Smart locks that let retailers deliver packages inside houses or apartments with a digital code while you are away raise liability questions and could raise home insurance rates, experts said.
Amazon’s system is being tested in Detroit, Miami and Silicon Valley.
Walmart is testing similar systems in Silicon Valley and Miami.
“There are a lot of questions,” said Kenneth Cantor, an attorney and the owner of Cantor Insurance Group in Southfield, Michigan. “When you have homeowner’s insurance, it covers you for your property and liability. If you invite someone on your property and they steal something or knock a candle over and the house burns down, would your policy cover it?”
As technology advances, he said, policies will have to catch up, and that could mean rates will go up.
“It’s a new development, so we don’t have a lot of current experience with this,” said Jim Whittle, assistant general counsel of the American Insurance Association in Washington. “Does it make the house more risky? Does it make the house less risky?”
The AIA is a property-casualty insurance trade organization representing about 320 insurers that write more than $125 billion in policies annually.
Whittle said that as more people adopt the smart-locks, and people are able to enter their homes when the owners or tenants are not there, carriers have many liability questions:
- What if someone gets injured – slips on a wet floor – while delivering?
- What if a pet gets out or violently attacks the delivery person?
- What if the front door doesn’t get closed, or the system is hacked?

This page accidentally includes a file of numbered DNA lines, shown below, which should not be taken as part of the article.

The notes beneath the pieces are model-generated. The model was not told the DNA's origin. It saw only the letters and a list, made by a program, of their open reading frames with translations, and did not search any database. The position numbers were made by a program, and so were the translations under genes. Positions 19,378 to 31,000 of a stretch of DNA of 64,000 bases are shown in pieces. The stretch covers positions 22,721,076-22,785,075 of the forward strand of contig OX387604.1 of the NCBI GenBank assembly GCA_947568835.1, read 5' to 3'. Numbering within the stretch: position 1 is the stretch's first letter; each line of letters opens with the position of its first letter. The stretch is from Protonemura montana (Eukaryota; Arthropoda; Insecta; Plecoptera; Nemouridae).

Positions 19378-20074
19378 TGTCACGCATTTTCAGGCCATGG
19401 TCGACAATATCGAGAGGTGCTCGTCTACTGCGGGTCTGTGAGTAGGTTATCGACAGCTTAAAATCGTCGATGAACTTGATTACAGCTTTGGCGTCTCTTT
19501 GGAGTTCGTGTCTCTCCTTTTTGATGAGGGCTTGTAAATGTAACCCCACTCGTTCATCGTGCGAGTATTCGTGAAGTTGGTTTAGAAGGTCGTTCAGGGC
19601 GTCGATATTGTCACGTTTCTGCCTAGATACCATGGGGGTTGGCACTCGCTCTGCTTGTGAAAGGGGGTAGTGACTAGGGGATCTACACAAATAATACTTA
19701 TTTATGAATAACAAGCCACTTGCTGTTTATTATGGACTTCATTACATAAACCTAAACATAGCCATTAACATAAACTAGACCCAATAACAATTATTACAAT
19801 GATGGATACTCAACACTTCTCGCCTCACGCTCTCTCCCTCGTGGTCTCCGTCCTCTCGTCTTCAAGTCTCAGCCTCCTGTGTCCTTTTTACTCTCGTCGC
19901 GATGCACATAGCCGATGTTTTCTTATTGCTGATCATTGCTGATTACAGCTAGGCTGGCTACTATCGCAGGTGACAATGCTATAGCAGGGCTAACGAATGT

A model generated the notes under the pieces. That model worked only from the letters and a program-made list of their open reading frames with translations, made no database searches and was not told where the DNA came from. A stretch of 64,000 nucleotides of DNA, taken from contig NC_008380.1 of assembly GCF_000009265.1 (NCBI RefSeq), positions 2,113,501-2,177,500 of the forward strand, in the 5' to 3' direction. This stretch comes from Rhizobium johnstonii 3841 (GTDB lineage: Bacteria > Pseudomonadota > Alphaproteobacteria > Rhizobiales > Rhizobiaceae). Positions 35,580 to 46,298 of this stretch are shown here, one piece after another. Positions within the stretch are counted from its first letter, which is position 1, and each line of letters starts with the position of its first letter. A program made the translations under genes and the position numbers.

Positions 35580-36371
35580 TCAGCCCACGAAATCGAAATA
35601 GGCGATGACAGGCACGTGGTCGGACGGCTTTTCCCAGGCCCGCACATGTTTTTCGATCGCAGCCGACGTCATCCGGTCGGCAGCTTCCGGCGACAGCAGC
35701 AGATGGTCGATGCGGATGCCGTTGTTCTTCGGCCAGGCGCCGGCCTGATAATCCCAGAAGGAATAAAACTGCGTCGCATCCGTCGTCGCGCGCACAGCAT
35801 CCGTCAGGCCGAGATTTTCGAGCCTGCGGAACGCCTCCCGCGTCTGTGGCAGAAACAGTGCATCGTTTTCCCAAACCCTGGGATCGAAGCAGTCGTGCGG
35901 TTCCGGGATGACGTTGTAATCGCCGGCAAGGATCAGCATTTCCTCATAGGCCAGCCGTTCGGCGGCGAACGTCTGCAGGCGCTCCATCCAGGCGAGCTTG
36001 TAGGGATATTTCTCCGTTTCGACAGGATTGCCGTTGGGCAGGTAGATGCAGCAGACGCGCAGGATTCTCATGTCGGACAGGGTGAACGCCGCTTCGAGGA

“In any of those situations, will Amazon be held liable or will the homeowner be at fault?” said Michael Macauley, CEO of Pleasanton, Calif.-based Quadrant. “Amazon Key is still in the early stages. There are so many questions surrounding liability if a problem were to occur during delivery.”
Quadrant offers pricing analytics for property and casualty insurance carriers.
Amazon said its service allows customers to set the frequency and length of time for friends and family to access their homes using smart locks. It also plans to release a service making it possible to schedule access for other providers, such as house cleaners and dog walkers.
“It answers the question: What do I do with packages on my doorstep?” Macauley said of the Amazon service. “But I can’t imagine what kind of litigation we’ll have. The better insured, the more likely you are to get sued.”
Macauley said that as people start to use these services, insurance companies are likely start to write policies that exclude coverage for accidents or other incidents involving the deliveries. He predicted they will charge as much as 20 percent more for coverage.
Macauley suggested that people who use the in-home delivery services call their insurance agents to make sure they are covered.
But, to avoid problems entirely, he said, just avoid the service.
“Frankly, I wouldn’t do it,” he said. “To spare having packages stolen from your doorstep, have them delivered to you at work. Just don’t have them delivered to your home. That seems like the obvious choice.”
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